Europe in Africa: Trust-Building Exercise Ahead of EU-AU Summit & EU-Sahel Talks Cancelled

Written by | Monday, January 31st, 2022

Migration, climate change mitigation and the fallout from the Covid-19 pandemic are expected to be the main themes discussed by European and African leaders at the upcoming EU–African Union summit in Brussels. Ahead of the summit, the bloc has sought to play up its contribution of Covid vaccines and status as one of the largest donors to the COVAX vaccine sharing initiative, as well as proposing its €300 billion Global Gateway program. But trust is fragile not least because the EU’s rhetoric of a ‘partnership of equals’ has rung increasingly hollow following the EU’s handling of the pandemic. There is a lingering perception that Europe shut its borders, without consultation, after South African scientists discovered the Omicron variant late last year. When it comes to the plan for a green transition and the need to reduce carbon emissions, both sides agree on that front, though African leaders want guarantees that the EU’s Carbon Border Adjustment Mechanism (CBAM) will not apply to their companies. “If the EU imposes it immediately then it will kill infant African industries,” said one insider to the negotiations.
Meanwhile, pandemic-mandated lockdowns saw a drop in migrant crossings from North Africa in 2020, but numbers increased again last year. “Migration waves from Africa should be stopped rather than encouraged, and security needs to be improved [in the region] in order to achieve that,” Hungary’s Peter Szijjártó recently insisted. However, African leaders are unlikely to agree to any new commitments to readmit failed migrants with agreeing on new systems of legal pathways and exchange programs at all levels. “The frustration on the African side is that Europe is a fortress that is very difficult to get into, particularly for young Africans,” said the EU source.There has also been some disquiet at the francophone heavy focus by French President Emmanuel Macron and European Council President Charles Michel, both of whom have been driving the EU’s diplomatic effort ahead of the summit. In December, the pre-summit gatherings in Brussels hosted by Michel invited Senegal’s President Macky Sall, Congo-Kinshasa’s Felix Rwanda’s Paul Kagame, and African Union Commission boss Moussa Faki Mahamat, all coming from francophone countries, none of them representing major African states. Conspicuous by their absence were representatives from Nigeria and South Africa, the continent’s two main diplomatic and political players.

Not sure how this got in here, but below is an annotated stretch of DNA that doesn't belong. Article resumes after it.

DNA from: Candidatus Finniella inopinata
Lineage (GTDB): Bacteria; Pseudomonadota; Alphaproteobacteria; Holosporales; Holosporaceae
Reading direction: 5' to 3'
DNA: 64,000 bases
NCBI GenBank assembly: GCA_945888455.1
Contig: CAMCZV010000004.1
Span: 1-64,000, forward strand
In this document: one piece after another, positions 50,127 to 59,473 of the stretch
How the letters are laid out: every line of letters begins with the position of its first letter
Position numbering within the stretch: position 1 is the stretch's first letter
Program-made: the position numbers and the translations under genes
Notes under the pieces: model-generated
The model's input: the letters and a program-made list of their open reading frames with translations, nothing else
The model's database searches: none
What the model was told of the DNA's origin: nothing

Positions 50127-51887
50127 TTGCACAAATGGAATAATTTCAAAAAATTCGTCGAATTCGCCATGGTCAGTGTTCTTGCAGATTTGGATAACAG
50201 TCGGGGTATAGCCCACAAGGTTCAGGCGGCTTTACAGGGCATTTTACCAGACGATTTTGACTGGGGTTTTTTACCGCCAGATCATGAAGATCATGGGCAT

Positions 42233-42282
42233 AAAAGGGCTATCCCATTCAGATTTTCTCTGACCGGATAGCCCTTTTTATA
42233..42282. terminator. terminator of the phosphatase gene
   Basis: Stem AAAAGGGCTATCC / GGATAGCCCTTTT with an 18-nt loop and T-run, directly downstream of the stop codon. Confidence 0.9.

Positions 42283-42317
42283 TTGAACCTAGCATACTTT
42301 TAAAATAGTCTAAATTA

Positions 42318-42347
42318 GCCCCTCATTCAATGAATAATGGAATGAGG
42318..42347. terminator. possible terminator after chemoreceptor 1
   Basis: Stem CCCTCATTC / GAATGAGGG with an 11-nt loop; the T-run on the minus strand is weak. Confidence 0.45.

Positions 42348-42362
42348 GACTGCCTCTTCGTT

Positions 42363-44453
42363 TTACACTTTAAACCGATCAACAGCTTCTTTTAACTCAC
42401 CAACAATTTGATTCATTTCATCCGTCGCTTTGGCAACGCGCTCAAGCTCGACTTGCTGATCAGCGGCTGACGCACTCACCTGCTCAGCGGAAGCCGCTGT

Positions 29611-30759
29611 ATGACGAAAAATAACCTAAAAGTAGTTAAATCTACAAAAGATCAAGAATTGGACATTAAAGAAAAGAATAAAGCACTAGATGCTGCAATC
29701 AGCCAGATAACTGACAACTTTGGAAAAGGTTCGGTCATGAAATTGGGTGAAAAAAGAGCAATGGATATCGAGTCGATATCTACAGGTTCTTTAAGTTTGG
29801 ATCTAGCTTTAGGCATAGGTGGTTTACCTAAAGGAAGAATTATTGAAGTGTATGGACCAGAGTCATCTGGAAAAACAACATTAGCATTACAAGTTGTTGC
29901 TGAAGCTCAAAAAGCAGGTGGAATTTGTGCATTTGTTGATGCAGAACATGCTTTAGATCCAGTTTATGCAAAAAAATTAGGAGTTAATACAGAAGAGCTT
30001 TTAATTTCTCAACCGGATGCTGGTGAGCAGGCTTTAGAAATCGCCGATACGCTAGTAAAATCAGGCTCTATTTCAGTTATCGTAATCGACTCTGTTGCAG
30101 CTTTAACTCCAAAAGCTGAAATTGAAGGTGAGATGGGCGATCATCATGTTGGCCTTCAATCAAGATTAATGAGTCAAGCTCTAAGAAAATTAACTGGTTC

Meanwhile, ministers from Chad, Mali, Mauritania and Niger have cancelled joint talks with the EU at the last minute on Wednesday (26 January) favoring bilateral meetings with the bloc’s chief diplomat Josep Borrell. The latter refused to comment on reasons why the joint meeting had been cancelled amid chaos in the Sahel region following a series of military coups in Burkina Faso and Mali that have put the EU’s defense and security mission, Takouba, at risk of collapse. The the EU’s Takouba and French-led Operation Barkhane mission have sought to provide military support for the Sahel region’s governments against Islamic State insurgents. “This series of meetings allowed us to take stock of the very worrying situation in the Sahel region and of the latest events in Burkina Faso and Mali and the spreading threat to neighboring countries,” said Borrell. “The European Union intends and hopes to stay engaged in Mali and the Sahel but not at any cost… I asked the minister to provide concrete guarantees to ensure the effectiveness of our support missions,” the EU’s top diplomat added.

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